Today’s Art (29th December 2019)

This is a vaguely 1990s-style sci-fi/cyberpunk digitally-edited drawing that I made when I was feeling slightly tired. Although it ended up being a bit more minimalist than I’d expected, it still turned out better than I’d thought it would.

As usual, this drawing is released under a Creative Commons BY-NC-ND licence.

“Data Room” By C. A. Brown

Review: “Idoru” By William Gibson (Novel)

Well, after the previous book I reviewed, I was still in the mood for some 1990s sci-fi. So, I thought that I’d take a look at William Gibson’s 1996 cyberpunk novel “Idoru”. This novel is the second novel in Gibson’s “Bridge Trilogy” (you can see my review of the first one here) and, like the rest of the trilogy, it is a book that I’ve been meaning to read ever since I found it in a second-hand bookshop at least a decade ago.

Interestingly, although this novel is the second novel in a trilogy, it can pretty much be read as a stand-alone story. Yes, a few familiar faces from “Virtual Light” appear as background characters and there are a few brief references to stuff from that novel but, for the most part, this is a self-contained cyberpunk novel that can probably be enjoyed without reading “Virtual Light”.

So, let’s take a look at “Idoru”. Needless to say, this review may contain some SPOILERS.

This is the 1997 Penguin (UK) paperback edition of “Idoru” that I read.

Set in the near-future, the novel begins with ex-security guard Rydell passing on a job offer from a company called Paragon-Asia Dataflow to a talented data analyst called Colin Laney who is staying at the same hotel as him. When Laney flies out to Tokyo for the interview, he ends up meeting a sociologist called Yamazaki and a burly, scarred Australian man called Blackwell. Moving between various bars and restaurants, Laney tells the two men the story of how he came to be fired from his previous job at an unscrupulous gossip site called Slitscan.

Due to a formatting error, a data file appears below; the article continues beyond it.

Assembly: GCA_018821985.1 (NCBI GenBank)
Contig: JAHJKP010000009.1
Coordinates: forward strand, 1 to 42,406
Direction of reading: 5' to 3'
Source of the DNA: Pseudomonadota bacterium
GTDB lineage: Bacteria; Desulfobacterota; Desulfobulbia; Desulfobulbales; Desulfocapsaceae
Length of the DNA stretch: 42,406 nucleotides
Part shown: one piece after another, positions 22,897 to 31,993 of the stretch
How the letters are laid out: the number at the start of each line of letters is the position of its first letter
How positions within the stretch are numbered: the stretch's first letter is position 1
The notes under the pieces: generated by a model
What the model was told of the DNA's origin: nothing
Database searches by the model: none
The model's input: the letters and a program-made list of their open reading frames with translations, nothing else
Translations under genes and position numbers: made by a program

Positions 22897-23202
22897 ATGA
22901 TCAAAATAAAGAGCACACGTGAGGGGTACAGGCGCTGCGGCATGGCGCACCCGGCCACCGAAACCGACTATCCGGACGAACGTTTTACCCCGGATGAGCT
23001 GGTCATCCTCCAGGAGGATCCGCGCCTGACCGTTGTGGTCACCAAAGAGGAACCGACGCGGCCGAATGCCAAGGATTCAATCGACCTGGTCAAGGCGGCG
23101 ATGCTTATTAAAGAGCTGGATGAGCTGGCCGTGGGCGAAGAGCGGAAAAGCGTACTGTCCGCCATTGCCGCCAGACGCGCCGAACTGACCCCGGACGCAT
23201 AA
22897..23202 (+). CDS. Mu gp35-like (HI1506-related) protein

Meanwhile, in cyberspace, several teenage members of the American fan club for ageing rock band Lo/Rez are meeting up to discuss rumours that one member, Rez, has decided to marry a famous A.I. construct called Rei Toei. After some discussion, one of the members steals some of her father’s frequent flier miles and hands them to another member called Chia, who is dispatched to Tokyo to find out more….

One of the first things that I will say about this novel is that it is a compelling, suspenseful and atmospheric story that is also ridiculously ahead of it’s time too. Plus, it is also more of a cyberpunk novel than “Virtual Light” was, albeit with a slightly more understated and realistic atmosphere than in any of Gibson’s classic 1980s cyberpunk novels (like “Neuromancer”). Seriously, this novel is really cool 🙂

I should probably start by talking about the novel’s sci-fi elements. Although there’s all the classic cyberpunk stuff like virtual reality, nanotechnology, A.I. etc.. the most interesting “futuristic” part of this novel is how accurately Gibson predicted a lot of stuff about the modern internet.